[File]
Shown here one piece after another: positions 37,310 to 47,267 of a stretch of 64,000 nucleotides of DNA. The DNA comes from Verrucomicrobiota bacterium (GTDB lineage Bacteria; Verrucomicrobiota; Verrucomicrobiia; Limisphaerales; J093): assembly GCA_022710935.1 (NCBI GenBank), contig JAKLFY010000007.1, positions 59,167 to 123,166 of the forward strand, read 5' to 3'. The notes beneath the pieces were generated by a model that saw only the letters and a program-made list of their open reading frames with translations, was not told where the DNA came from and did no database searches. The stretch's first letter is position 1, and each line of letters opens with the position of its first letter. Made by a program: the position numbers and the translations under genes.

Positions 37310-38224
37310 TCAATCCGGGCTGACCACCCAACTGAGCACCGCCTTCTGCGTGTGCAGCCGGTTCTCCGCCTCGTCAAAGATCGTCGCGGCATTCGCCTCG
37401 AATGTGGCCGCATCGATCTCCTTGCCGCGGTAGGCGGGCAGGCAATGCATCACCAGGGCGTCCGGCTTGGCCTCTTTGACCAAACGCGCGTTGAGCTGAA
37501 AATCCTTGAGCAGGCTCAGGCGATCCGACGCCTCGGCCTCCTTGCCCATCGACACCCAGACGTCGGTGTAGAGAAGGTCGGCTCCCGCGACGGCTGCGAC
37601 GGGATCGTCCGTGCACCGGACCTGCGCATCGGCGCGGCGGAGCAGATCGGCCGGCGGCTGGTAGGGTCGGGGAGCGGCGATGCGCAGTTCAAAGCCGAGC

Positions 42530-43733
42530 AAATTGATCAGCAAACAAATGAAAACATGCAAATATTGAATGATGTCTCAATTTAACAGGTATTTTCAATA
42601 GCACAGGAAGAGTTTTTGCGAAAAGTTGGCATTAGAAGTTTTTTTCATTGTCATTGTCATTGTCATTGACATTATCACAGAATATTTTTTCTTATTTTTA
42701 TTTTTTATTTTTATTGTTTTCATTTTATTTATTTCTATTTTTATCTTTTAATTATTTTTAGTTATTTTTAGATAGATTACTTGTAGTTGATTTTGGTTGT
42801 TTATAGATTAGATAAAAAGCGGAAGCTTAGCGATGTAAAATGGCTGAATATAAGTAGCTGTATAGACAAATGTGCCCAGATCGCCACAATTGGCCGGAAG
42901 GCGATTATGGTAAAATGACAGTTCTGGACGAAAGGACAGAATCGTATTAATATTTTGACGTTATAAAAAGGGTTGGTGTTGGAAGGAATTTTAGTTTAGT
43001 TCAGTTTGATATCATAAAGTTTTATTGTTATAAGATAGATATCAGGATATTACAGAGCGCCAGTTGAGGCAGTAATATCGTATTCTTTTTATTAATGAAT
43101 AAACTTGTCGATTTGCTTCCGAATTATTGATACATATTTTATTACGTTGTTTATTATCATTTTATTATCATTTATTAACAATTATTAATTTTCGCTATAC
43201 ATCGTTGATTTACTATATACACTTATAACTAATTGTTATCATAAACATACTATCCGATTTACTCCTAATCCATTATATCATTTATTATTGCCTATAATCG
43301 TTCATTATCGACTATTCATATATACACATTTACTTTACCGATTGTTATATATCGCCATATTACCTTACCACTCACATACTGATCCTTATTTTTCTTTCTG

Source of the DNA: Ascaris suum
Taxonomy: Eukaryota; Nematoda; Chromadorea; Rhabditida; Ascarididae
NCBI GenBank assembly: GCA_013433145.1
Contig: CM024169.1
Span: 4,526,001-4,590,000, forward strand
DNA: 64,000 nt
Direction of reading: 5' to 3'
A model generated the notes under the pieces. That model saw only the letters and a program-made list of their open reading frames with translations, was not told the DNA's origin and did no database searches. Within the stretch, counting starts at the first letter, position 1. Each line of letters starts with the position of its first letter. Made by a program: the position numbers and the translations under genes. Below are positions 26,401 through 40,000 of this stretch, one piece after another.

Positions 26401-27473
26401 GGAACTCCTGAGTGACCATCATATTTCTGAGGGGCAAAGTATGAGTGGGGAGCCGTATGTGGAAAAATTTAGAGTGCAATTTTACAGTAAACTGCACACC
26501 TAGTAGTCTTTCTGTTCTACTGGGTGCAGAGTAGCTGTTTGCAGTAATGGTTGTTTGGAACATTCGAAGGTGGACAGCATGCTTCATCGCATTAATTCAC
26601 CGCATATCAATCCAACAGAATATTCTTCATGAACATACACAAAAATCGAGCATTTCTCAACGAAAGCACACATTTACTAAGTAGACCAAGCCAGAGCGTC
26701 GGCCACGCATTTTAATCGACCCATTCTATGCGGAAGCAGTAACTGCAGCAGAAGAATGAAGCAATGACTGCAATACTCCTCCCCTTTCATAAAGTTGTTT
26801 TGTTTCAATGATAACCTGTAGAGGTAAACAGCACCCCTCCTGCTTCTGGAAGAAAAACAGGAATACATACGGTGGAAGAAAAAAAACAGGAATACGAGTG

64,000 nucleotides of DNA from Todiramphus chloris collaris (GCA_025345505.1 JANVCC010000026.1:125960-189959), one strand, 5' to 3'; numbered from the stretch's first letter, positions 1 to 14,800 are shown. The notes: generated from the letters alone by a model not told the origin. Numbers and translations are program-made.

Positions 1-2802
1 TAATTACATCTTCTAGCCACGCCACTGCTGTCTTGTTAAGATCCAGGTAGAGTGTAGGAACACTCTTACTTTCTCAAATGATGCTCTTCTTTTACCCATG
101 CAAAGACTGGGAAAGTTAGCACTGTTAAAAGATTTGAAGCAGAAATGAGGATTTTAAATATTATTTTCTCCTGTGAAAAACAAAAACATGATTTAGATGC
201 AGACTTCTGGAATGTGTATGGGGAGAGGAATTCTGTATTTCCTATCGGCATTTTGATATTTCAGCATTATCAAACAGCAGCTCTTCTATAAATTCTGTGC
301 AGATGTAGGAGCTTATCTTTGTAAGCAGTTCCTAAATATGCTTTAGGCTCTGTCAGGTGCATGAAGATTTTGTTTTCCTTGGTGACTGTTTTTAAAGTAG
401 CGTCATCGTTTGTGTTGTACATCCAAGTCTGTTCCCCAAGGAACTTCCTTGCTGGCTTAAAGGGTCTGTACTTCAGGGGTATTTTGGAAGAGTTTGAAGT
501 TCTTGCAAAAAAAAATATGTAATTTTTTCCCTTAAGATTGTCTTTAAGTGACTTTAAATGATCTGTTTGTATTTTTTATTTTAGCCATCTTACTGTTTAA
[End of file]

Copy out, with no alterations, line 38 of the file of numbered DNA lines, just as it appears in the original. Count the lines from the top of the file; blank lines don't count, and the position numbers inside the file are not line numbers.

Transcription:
501 TCTTGCAAAAAAAAATATGTAATTTTTTCCCTTAAGATTGTCTTTAAGTGACTTTAAATGATCTGTTTGTATTTTTTATTTTAGCCATCTTACTGTTTAA